Saturday, November 7, 2015

Physics (part 3) - 100 years of Einstein

wikipedia/GPB circling Earth
November, 2015 marks the centennial of Einstein papers that rocked the world and withstood the test of many experiments. Let me tell of story of a couple of these.

Gravity Probe B and Me ...

Briefly, I worked on the Gravity Probe B (GP-B) project. I say briefly because budget cuts curtailed my tenure, though I moved on to other projects. And that is another story.

Yet the decades old GP-B soldiered on and its satellite was launched in 2004. The experiment tested two elements of Einstein's Theory of General Relativity.

(1)   The Geodetic Effect, a precession (like that of  a spinning top) in curved space-time.

(2)   The Frame-dragging Effect, space-time getting pulled out of shape by a rotating body.

For more  information on this project and its results, please check out the official Stanford website: Gravity Probe B | Testing Einstein's Universe

Below is a good video that sums it all up.

But let's start at the very beginning ....

November, 1915, was a watershed month for physics. Einstein submitted four papers, one per week, to the Prussian Academy in Berlin. They launched the gravitational revolution of general relativity, overthrowing Newton's theory of the universe. [reference: Einstein's genius changed science's perception of gravity ]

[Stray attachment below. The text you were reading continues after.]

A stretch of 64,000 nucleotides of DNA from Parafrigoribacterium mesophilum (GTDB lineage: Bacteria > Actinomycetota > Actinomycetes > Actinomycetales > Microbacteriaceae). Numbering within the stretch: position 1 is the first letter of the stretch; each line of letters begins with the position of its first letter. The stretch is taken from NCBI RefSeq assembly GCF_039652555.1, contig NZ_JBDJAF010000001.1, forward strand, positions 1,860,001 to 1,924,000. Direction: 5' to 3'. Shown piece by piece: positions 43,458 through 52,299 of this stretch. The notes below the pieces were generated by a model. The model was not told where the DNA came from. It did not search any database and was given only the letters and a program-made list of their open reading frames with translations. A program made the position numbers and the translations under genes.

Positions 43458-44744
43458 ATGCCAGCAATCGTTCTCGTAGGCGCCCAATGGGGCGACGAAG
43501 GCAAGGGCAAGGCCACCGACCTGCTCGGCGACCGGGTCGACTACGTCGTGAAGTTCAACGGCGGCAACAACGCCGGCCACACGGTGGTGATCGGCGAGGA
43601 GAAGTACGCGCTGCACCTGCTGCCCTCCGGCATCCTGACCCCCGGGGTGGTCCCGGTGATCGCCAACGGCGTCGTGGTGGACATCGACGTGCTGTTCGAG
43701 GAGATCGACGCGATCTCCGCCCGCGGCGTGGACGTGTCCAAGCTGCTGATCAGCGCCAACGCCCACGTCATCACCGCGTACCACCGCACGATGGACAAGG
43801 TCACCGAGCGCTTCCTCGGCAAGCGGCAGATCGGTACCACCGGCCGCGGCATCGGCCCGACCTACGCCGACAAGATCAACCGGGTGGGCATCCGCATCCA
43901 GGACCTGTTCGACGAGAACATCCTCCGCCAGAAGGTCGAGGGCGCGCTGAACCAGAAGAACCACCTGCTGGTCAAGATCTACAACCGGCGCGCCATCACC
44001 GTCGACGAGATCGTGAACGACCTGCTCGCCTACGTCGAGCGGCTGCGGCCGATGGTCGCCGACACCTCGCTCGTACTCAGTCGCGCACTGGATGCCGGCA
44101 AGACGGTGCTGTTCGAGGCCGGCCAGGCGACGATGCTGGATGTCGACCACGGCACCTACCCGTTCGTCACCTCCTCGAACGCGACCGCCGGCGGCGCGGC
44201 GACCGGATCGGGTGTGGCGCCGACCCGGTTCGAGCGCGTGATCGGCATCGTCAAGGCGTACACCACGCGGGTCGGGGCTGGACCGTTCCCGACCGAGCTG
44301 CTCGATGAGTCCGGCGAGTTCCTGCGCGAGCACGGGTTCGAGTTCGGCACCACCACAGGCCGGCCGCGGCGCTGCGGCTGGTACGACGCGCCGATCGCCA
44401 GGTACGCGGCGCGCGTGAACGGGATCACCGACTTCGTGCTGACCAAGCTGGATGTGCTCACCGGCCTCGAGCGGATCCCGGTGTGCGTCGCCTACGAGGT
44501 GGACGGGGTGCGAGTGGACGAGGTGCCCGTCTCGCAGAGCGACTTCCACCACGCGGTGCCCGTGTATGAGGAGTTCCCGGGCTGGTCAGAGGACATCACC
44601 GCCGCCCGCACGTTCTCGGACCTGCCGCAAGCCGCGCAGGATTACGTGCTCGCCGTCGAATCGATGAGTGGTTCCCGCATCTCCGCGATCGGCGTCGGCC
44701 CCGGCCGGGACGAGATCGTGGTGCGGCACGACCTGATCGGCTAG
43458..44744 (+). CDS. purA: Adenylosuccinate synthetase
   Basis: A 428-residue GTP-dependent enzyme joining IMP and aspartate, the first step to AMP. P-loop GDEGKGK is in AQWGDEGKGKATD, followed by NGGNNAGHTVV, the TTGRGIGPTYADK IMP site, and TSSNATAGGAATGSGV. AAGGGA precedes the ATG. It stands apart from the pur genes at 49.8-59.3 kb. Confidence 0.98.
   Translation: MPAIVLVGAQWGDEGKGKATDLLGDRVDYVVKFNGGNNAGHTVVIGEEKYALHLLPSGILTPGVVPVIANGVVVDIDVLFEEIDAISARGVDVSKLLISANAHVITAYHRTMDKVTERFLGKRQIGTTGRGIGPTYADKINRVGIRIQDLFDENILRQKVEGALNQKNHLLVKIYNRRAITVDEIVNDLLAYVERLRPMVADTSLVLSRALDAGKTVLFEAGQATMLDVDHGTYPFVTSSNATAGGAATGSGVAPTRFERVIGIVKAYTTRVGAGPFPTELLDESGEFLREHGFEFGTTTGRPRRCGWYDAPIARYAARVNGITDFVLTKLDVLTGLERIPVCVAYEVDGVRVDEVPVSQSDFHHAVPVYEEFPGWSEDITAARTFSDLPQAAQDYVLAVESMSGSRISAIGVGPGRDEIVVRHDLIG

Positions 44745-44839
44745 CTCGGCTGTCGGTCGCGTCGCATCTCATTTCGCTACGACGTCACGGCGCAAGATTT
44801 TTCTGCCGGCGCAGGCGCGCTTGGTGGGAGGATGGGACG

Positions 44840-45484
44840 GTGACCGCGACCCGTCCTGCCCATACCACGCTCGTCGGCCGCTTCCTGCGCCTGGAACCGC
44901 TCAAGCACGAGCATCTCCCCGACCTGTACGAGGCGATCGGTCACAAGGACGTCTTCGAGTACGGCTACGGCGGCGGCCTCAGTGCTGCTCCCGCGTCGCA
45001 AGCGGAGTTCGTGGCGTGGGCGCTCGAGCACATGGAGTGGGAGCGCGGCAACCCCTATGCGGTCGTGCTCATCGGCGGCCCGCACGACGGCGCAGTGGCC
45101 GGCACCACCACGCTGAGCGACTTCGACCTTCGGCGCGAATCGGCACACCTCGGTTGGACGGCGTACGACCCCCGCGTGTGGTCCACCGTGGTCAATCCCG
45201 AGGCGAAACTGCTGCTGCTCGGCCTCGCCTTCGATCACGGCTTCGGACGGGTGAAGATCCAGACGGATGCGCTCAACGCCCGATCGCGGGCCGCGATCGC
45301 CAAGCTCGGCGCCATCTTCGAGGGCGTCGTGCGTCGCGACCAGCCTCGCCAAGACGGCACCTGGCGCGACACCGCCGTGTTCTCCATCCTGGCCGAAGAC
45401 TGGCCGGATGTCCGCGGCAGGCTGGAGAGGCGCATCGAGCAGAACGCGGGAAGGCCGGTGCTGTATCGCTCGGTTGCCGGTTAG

Meanwhile, during this time, astronomers were on a serious

Search for the planet Vulcan ... no kidding

Newton's classic view of gravity led scientists to believe there was a hidden planet, which they called Vulcan, that caused Mercury's perturbations. But it took Einstein to crack this mystery, as explained below:

As Gravity Probe B in the 21st century would provide more evidence to vindicate general relativity, explaining the anomalies in Mercury's orbit gave convincing validation at the birth of this theory in the early 20th century. 

Also,  I wrote about this search for this planet that wasn't there and posted it on my website in the article: Mr. Spock and Dr. Einstein

As Einstein's General Relativity turns 100, it seems the theory will ...

Live long and prosper!


Previous posts in this series:

Physics (part 1) - Picking Feynman's Brain (2013)

Physics (part 2) - Flat Earth? It depends ...  (2015)


Photo from:  wikipedia/GPB circling Earth

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